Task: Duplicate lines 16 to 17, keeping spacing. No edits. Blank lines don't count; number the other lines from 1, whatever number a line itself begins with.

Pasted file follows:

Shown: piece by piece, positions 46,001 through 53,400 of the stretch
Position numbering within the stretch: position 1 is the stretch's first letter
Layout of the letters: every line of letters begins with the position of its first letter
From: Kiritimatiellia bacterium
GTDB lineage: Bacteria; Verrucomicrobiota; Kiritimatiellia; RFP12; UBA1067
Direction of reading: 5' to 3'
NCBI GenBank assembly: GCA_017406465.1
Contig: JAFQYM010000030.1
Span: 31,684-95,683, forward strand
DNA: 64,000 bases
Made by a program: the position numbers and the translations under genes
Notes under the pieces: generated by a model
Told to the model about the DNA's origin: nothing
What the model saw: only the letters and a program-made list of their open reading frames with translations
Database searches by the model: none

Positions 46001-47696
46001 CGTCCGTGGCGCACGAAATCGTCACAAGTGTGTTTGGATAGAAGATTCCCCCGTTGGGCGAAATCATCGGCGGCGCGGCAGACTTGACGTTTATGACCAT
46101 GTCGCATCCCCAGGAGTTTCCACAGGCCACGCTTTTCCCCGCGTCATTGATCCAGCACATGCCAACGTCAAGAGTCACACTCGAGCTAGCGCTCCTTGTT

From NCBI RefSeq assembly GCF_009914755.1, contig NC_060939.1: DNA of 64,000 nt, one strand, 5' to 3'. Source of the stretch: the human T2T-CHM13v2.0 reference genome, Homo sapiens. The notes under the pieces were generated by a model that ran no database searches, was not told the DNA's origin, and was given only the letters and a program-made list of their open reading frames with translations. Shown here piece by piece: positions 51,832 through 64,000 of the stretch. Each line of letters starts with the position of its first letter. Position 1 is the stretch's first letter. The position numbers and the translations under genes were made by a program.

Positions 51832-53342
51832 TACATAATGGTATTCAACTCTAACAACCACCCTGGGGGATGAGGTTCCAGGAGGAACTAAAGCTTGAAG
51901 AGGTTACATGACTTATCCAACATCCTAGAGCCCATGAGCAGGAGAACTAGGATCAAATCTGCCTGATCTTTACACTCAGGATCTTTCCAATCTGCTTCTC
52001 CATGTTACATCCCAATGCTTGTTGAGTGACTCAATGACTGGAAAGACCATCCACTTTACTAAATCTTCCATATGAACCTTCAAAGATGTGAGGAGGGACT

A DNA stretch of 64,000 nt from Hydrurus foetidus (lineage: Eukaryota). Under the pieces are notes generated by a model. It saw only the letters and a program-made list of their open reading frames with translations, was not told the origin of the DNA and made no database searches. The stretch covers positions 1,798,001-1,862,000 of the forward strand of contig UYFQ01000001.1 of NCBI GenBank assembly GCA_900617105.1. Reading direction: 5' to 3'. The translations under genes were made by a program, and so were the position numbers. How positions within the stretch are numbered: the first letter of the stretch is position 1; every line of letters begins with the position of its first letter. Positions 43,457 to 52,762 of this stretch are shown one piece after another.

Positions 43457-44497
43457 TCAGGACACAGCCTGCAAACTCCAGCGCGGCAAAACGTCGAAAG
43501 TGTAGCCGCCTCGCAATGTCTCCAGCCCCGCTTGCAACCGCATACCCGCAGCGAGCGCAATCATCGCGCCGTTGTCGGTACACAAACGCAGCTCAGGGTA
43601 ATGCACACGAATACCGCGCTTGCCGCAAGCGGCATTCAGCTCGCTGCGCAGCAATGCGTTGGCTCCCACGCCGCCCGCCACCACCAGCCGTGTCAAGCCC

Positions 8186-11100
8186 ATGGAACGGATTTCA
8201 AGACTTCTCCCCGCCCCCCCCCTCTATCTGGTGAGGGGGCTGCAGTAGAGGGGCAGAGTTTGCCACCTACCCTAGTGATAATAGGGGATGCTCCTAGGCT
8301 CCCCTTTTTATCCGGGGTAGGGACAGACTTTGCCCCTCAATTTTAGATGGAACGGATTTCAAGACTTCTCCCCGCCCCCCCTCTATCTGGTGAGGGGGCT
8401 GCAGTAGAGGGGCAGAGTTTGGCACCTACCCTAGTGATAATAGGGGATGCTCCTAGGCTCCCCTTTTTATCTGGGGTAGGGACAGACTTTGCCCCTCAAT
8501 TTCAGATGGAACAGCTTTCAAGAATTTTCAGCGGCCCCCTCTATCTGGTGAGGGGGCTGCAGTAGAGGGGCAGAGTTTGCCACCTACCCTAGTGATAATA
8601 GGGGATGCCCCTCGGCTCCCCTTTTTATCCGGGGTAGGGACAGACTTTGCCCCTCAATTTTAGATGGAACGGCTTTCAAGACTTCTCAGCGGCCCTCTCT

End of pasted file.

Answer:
Positions 46001-47696
46001 CGTCCGTGGCGCACGAAATCGTCACAAGTGTGTTTGGATAGAAGATTCCCCCGTTGGGCGAAATCATCGGCGGCGCGGCAGACTTGACGTTTATGACCAT